Thursday, October 30, 2008

Greg Oden Will Be Fine

I have seen so many people call Greg Oden injury prone. I've even heard one "expert" say quote,

Here’s what the Blazers do know: They can’t depend on their young center. Not yet, at least. Maybe not ever.

And if you're like me, you've heard all the "shoulda' drafted Kevin Durant!" talk. And the "Why'd the Blazers draft a center? Everyone knows centers are injury prone" talk.

It's nonsense. Pure nonsense. For three reasons.

Reason One: Unfair Comparison (The Center is Your Tank)

You know what, they're right. Centers are injury prone. If you compare them to guards. If you compare them to forwards. But that's wrong.

Comparing Greg Oden or any center to a guard or forward is like comparing an M1 Abrams tank to a Humvee. It's just not a fair straight-up comparison. If you want to call him injury prone, compare him to other centers, like Blodgett did.

The thing is, tanks break down. They are more susceptible to breaking this, twisting a that, smashing a one of those....but does that mean you don't want them in your army? By no means! Everyone knows that one, well-oiled tank can be worth a thousand humvees. You bring a tank into battle knowing it's going to break down and knowing it's going to take 4 gallons of diesel to the mile.

The center position in the NBA is a nitty, gritty, position where there's a lot of rumbling. There's battle going on. Guards are going to be less prone to injury because they aren't getting body-slammed to the floor by Andrew Bynum three times a game. They aren't getting the ball smashed into their face by Shaquille. They aren't taking elbows to the neck on a regular basis. The center is the tank of the NBA, so you take what you can, and make do with what else you've got when your tank is down for repairs. Praise be that we have two tanks in Greg and Joel, so if one's down, the other is up and ready to roll.

Reason Two: Unfair Expectations (You're Throwing the Weight of the World On a Recruit)

Greg Oden is what? A rookie. Meaning:


 [rook-ee] –noun

1. an athlete playing his or her first season as a member of a professional sports team: The rookie replaced the injured regular at first base.
2. a raw recruit, as in the army or on a police force.
3. a novice; tyro

1890–95; alter. of recruit; see -y

Notice the word comes from the word "recruit." Greg Oden is a new recruit--not an officer, not a commander, not a general--a recruit. And sometimes, recruits get hurt on the first day of battle. Sometimes they may even get hurt in boot camp. Does that mean they're not worthy soldiers? I would say no, unless they're faking it because they're afraid of battle, which I don't think ANYONE would accuse Greg Oden of. You just move on and wait to fight another day, letting your officers and generals (that is, your veteran fighters--B-Roy, LMA, Joel, Travis, Blake) lead the way. A recruit shouldn't feel the weight of an entire war on his shoulders, no matter how skilled he is.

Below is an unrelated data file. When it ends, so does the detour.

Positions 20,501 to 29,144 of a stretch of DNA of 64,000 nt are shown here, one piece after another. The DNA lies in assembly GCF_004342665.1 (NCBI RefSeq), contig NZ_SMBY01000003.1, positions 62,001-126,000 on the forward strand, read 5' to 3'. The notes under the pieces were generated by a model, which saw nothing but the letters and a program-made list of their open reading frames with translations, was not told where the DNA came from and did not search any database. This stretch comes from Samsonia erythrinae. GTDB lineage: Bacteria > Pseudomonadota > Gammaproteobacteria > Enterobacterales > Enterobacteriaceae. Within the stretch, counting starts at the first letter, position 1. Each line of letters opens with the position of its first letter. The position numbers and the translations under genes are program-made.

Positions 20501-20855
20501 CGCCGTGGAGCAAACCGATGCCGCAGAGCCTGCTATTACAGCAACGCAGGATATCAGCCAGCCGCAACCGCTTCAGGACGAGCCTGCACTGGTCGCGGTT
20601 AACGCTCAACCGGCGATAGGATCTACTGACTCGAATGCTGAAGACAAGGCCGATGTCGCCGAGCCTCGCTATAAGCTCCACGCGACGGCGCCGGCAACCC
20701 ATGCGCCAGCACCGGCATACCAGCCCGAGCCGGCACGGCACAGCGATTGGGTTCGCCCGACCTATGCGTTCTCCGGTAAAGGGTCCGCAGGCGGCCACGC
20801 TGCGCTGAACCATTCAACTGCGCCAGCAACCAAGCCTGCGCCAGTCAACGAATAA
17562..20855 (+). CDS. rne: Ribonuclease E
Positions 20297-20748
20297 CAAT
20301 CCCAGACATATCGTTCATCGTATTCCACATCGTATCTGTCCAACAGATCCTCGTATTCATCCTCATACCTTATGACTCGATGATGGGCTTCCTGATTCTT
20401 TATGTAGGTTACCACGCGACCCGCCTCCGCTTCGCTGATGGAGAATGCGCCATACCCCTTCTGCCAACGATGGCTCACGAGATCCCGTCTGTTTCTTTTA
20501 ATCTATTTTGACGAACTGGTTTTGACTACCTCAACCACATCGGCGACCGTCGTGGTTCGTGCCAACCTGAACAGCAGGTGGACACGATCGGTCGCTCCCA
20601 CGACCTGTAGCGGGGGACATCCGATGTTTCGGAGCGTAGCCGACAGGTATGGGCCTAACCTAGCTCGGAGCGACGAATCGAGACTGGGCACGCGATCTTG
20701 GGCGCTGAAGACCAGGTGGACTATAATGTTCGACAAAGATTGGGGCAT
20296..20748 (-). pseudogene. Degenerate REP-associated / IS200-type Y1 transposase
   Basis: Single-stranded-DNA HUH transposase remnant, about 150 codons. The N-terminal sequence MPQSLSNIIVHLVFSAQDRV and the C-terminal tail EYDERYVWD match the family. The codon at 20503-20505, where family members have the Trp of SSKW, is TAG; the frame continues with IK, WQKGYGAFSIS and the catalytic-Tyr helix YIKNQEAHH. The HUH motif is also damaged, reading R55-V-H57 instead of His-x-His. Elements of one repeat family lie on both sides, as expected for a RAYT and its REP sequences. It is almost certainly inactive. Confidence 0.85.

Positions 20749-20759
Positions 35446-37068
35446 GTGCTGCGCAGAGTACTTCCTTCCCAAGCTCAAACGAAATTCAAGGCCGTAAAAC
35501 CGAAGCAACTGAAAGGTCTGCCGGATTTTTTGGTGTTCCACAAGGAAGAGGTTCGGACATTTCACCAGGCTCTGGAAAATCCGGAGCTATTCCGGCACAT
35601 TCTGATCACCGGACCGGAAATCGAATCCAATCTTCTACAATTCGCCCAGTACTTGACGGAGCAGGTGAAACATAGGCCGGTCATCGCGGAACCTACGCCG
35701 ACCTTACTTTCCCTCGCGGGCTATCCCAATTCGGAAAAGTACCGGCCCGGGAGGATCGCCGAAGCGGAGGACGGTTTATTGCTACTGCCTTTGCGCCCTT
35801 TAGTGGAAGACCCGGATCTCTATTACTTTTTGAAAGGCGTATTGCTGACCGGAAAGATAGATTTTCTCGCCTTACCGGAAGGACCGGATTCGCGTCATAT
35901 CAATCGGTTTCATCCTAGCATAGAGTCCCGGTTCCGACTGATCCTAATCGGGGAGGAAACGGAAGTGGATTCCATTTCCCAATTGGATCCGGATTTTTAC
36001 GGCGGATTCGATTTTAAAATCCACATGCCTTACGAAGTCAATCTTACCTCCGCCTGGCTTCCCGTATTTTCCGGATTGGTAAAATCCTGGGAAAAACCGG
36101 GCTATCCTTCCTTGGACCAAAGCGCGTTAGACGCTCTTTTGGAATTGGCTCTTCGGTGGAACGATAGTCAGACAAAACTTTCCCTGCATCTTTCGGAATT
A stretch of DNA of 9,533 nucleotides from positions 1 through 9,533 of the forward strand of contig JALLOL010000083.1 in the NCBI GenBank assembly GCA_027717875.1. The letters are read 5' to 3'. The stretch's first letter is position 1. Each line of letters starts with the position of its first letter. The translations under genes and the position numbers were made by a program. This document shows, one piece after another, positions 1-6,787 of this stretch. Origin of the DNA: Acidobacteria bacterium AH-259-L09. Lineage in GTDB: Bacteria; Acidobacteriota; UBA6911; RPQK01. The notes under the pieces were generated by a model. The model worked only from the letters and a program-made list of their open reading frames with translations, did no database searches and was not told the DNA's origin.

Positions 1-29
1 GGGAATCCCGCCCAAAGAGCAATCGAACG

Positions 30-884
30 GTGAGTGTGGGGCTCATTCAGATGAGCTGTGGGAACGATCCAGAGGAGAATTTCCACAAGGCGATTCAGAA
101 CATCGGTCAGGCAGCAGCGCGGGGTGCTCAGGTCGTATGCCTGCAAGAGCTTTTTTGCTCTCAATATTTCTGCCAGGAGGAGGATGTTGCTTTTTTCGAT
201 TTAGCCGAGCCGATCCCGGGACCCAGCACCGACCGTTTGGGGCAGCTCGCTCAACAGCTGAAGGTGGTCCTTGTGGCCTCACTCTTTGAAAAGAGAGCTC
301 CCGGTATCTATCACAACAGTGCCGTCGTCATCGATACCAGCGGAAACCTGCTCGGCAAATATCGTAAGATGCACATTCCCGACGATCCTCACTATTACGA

Reason Three: The Season and His Career Are Young (The Battle Has Just Begun)

We are one game into a season of 82 games. Or if you want to look at Oden's career as a whole, assuming a 15-year career, he's approximately 1/15 of the way through his career.

It's just the beginning. Luke doesn't defeat Vader in Episode 4--it takes him three movies to do it. Let's give Oden some time, ehh? Because he wasn't strong enough to bring balance to the Force right off the bat, do you give up on him? Give him some time!

To return to the tank analogy, if he finally goes out to battle in year two and the machine gun turret is gummed up, do you give up and hand your enemy a $15 million dollar tank in exchange for a few ATVs and Humvees simply because the tank isn't operable at the moment?

I'd stick with the tank.

Wednesday, October 29, 2008

Wednesday Linkage: Greg Oden Injury Edition

Henry Abbott of TrueHoop talked to Stephania Bell, a physical therapist who is both a Board Certified Orthopedic Clinical Specialist and a Certified Strength and Conditioning Specialist. She had the following analysis of Greg's injury: